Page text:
Exclusive Excerpt: 'Hollywood Short Stories' — Part 1

Some light-hearted vignettes from my new book: Hollywood Stories: Short, Entertaining Anecdotes About the Stars and Legends of the Movies!

Hollywood Stories front cover

Hope and Roosevelt

Democrat Franklin Roosevelt was the first of eleven presidents Republican Bob Hope entertained. The commander-in-chief loved the comedian on the big screen and appreciated Hope’s efforts entertaining the troops during World War II. Their paths crossed when Bob emceed a dinner in the president’s honor, a few months before Roosevelt won an unprecedented fourth term in 1944. In front of a crowd of luminaries, Hope told a story about a Marine in the South Pacific who was disappointed that he had not encountered an enemy combatant.

At the edge of a jungle, with his gun at the ready, he shouted out, “To hell with Hirohito!”

A Japanese soldier emerged from behind the trees. “To hell with Roosevelt!”

But the Marine lowered his weapon. “Darn it, I can’t shoot a fellow Republican. “The president threw back his head and laughed so hard Bob later said he almost considered voting for him.

Red Skelton the Loner

Comedian Red Skelton felt very little need to socialize during the twenty-one seasons his TV show ran on the air. Like his famed clown character, Freddy the Freeloader, the Indiana-born Skelton was a natural loner. Why should he spend time with fellow comedians, who were more interested in topping his performances rather than being his friend? Let others hang around Hollywood nightclubs, and give the impression to their fans that they were out-of-control drunks. In the turbulent 1960s, the very conservative Red felt even more isolated from younger comics whose humor seemed raunchy and inappropriate. His most important relationship was with his audience. One rare night when he ate out, Red observed a comedy writer entertaining his dinner mates. Appreciative of the man’s talents, Skelton walked up to his table and stated, “I wish you worked on my show.”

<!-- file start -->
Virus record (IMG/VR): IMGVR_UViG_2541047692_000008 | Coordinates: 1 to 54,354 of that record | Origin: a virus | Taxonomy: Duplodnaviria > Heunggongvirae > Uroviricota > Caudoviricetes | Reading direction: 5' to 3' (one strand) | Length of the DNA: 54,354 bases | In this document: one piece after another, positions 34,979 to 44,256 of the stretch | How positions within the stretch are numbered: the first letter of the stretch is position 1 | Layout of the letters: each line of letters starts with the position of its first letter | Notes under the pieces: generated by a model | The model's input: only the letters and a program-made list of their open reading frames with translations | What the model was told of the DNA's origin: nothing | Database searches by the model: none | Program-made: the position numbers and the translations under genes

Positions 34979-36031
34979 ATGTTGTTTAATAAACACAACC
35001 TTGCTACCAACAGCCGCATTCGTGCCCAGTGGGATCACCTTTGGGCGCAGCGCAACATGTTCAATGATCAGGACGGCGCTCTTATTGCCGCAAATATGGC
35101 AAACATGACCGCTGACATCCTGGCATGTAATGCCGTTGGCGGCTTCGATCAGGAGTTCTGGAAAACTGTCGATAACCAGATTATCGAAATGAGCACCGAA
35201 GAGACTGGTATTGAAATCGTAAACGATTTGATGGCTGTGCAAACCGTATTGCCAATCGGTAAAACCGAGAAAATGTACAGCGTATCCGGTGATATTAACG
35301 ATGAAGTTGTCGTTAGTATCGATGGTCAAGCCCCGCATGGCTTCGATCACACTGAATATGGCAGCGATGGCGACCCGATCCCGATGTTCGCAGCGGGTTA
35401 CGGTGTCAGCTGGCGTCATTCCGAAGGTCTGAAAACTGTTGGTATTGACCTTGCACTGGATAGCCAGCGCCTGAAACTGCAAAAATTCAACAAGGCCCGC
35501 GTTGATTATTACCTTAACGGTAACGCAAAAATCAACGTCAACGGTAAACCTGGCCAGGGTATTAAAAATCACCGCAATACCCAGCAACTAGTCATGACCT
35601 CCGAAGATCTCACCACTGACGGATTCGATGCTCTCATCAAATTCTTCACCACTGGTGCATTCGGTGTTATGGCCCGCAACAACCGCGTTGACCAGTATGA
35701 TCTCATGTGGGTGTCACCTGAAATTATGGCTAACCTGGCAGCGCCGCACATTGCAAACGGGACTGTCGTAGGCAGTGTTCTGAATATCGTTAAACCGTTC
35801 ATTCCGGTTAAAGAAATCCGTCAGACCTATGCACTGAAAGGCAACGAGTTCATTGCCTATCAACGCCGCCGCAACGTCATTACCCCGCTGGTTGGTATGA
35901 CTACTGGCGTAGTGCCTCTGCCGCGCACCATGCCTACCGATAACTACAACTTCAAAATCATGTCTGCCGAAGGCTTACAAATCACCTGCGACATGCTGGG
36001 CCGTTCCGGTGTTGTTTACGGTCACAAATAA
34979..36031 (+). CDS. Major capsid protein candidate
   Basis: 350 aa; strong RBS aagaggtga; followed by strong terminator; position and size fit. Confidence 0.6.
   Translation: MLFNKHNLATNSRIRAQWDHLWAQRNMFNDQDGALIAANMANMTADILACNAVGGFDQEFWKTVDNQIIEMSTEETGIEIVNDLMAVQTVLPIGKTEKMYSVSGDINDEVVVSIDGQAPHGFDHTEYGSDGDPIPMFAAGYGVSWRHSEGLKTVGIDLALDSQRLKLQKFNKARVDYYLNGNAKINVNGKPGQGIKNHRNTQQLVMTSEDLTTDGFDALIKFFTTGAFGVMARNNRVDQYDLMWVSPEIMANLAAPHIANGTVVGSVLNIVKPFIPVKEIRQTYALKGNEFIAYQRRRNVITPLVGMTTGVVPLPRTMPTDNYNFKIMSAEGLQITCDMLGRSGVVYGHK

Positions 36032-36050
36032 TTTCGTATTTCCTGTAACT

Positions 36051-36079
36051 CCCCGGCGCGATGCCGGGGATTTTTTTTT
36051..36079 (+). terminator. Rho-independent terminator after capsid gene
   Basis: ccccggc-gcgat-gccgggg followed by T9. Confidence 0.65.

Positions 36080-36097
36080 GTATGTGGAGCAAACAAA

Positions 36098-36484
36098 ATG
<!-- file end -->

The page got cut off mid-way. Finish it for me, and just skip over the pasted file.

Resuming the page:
The scribe was startled. “But I do.”

The Unusual Speaking Engagement

One day in the 1950s, George Jessel was having lunch with some fellow comedians when he was approached by a stranger who asked him to speak at his dog’s funeral. The famous toastmaster, who often got into trouble professionally because of his outspoken conservative politics and his fierce support of Israel, was insulted. Jessel’s speechmaking was reserved for political and entertainment gatherings. This fellow was humiliating him; George’s friends would probably rib him about pet eulogies for the next five years. The cash-starved womanizer began to reconsider when the man quietly promised to pay him a great deal of money. Still, George hesitated. Could he really agree to this indignity in front of his pals? His would-be benefactor then stated that he would also donate heavily to George’s pet cause, the Jewish Relief Fund. Slowly, Jessel broke into a smile and then said, “Why didn’t you tell me your dog was Jewish?”

Dinner at the Hepburns’

Katherine Hepburn always laughed whenever Spencer Tracy told the story of his visit to her family home in Connecticut. One night at dinner, the outspoken actress got into a lively argument with her father Doc Hepburn about how to best help the less fortunate. Tired of their moralizing, Tracy went out to the porch for a smoke. After a couple of puffs, he looked up to see a very lost, very timid-looking Mexican fisherman who had somehow stumbled onto the property. Tracy yelled inside, “Hey, better get another plate ready in there, the poor are here to collect.”

Old man Hepburn came out on the porch. “Hey you, get the hell out of here! I’ll sic the dogs on you.”

After the frightened trespasser ran away, Thomas Hepburn told the startled Tracy, “Got to get the alarms fixed.”

Then the men went back inside, and the family resumed their discussion on aiding society’s downtrodden.


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